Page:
World Progress Report, or Why Is There Still Socialism?
Well, my calendar says it’s 2018, but anyone taking a quick glance at today’s world scene and its sorry cast of characters could be forgiven for imagining it was 1918. After all, we humans pride ourselves on learning from our mistakes, and surely no era would be more inclined to indulge in this pride than one that calls itself “progressive.” And yet…
One of the distinguishing marks and definitive virtues of so-called Western civilization is its inherent will to self-development, its restlessness under the strain of its own imperfections. As the first and only human civilization to be essentially rationalist and self-critical in its tendencies — that is, the only one habitually inclined to subject its own norms and structures to continuous, rigorous, and dispassionately reasoned scrutiny — the West, in contrast to those civilizations which pride themselves on their capacity to remain unified in an essentially static condition for centuries on end, has found its self-justification precisely in its refusal to remain the same merely for the sake of remaining the same. To state this in socio-psychological terms, the West, uniquely, identifies its virtue precisely in refusing to see itself as a perfect world, a Utopia, a “Middle Kingdom,” or what have you.
The West is all about facing hard truths about itself, and then applying those truths to the painful task of self-improvement. There are various complicated reasons for this exceptionalism, not the least of which is that the West, as I have explained elsewhere, is the only civilization that has elevated The Teacher to heroic stature, literally displacing the more conventional and universal archetypes of human greatness (the warrior, the lawmaker) in favor of exalting the search for Truth — the longing for wisdom — as the definitive human endeavor.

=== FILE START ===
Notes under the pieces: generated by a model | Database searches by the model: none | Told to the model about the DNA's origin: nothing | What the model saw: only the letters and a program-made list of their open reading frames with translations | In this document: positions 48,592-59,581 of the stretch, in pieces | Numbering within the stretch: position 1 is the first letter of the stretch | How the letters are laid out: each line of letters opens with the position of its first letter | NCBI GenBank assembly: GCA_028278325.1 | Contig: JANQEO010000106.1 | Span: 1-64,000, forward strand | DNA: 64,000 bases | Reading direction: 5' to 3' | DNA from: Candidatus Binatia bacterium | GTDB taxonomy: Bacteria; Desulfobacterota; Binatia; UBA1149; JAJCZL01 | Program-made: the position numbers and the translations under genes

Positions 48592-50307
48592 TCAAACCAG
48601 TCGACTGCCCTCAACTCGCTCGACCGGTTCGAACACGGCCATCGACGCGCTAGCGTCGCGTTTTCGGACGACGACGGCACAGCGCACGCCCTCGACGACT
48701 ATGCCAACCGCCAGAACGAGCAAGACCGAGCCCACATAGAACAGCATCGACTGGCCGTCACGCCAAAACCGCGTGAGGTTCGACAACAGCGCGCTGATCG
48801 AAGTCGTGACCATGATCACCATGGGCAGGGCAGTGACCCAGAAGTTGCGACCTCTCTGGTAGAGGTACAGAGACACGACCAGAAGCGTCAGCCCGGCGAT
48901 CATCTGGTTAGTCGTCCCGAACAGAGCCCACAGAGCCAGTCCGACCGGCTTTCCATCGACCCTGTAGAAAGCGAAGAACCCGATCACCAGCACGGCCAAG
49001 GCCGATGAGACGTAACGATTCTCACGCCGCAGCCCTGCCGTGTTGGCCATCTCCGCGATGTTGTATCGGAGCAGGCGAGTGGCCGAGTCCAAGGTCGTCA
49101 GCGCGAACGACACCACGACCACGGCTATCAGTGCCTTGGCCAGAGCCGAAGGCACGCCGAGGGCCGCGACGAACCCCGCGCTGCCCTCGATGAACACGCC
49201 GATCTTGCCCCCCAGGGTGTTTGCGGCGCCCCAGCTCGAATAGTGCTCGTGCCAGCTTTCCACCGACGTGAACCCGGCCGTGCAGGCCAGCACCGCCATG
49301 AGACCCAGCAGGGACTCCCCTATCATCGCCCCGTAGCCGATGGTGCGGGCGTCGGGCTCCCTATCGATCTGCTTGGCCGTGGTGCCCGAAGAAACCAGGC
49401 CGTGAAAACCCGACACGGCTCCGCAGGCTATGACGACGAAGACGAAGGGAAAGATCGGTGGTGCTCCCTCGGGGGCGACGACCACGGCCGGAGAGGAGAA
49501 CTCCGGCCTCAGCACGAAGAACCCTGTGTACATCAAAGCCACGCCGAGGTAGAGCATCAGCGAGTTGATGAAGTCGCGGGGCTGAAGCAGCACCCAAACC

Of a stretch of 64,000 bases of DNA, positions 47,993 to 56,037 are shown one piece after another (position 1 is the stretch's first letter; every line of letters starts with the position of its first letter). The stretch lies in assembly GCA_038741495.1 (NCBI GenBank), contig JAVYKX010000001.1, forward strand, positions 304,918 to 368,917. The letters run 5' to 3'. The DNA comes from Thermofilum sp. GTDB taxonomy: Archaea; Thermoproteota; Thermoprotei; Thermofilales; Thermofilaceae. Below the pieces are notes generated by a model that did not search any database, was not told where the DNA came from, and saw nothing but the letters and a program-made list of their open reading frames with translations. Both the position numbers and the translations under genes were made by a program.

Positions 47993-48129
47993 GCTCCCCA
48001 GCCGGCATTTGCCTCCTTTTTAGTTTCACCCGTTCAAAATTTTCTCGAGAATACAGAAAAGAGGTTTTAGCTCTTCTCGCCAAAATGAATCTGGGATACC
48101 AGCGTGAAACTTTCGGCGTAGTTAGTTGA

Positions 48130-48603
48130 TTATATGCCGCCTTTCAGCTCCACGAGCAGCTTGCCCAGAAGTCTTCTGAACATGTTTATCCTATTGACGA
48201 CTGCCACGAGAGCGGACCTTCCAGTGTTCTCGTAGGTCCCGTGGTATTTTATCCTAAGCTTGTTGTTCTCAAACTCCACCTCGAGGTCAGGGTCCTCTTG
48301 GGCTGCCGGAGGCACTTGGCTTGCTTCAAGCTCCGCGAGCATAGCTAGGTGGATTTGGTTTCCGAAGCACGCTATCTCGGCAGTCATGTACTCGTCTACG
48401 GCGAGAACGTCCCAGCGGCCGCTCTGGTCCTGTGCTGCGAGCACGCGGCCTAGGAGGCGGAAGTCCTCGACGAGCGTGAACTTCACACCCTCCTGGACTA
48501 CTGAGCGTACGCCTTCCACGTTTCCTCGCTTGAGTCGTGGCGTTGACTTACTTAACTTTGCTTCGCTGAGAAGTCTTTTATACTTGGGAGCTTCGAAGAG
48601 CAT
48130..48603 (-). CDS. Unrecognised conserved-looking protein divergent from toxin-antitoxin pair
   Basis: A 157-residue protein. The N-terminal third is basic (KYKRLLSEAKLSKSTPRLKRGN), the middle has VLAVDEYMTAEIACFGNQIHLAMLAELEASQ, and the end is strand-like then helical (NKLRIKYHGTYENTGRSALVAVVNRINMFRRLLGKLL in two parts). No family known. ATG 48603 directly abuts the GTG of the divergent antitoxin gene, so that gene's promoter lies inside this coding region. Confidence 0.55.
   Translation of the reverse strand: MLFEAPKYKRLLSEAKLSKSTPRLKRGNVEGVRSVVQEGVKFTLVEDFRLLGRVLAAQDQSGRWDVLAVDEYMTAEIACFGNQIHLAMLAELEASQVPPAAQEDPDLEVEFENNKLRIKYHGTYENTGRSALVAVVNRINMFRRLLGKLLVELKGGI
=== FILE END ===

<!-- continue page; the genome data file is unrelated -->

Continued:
This explains why a survey of Western history is so prominently punctuated, not with the mere foreground alterations (wars, treaties, alliances) that typify all histories, but with radical divestments of past practices, based on new arguments, new systems of belief, new knowledge. Other civilizations may grow or transform gradually over time, of course, but they do so with a preternatural reluctance, through internal power struggles or under outside pressures. In other words, they change under the rule of Necessity. The West, by contrast, more or less willingly submits itself to self-analysis, self-critique, and self-correction. In other words, the West changes under the dominion of Freedom.
To restate this synoptically, other civilizations evolve; the West learns.
Apart from all its undeniable (though still widely denied by today’s intellectuals) positive achievements, each era of the West is characterized, negatively, by a few big ideas or new directions that simply proved regrettable, wrong-headed, or outright destructive. Most of these errors were overcorrections for previous problems, or ill-conceived extensions of new discoveries. Examples abound, but let’s focus on just one such sequence of shifts, most relevant to our present purposes.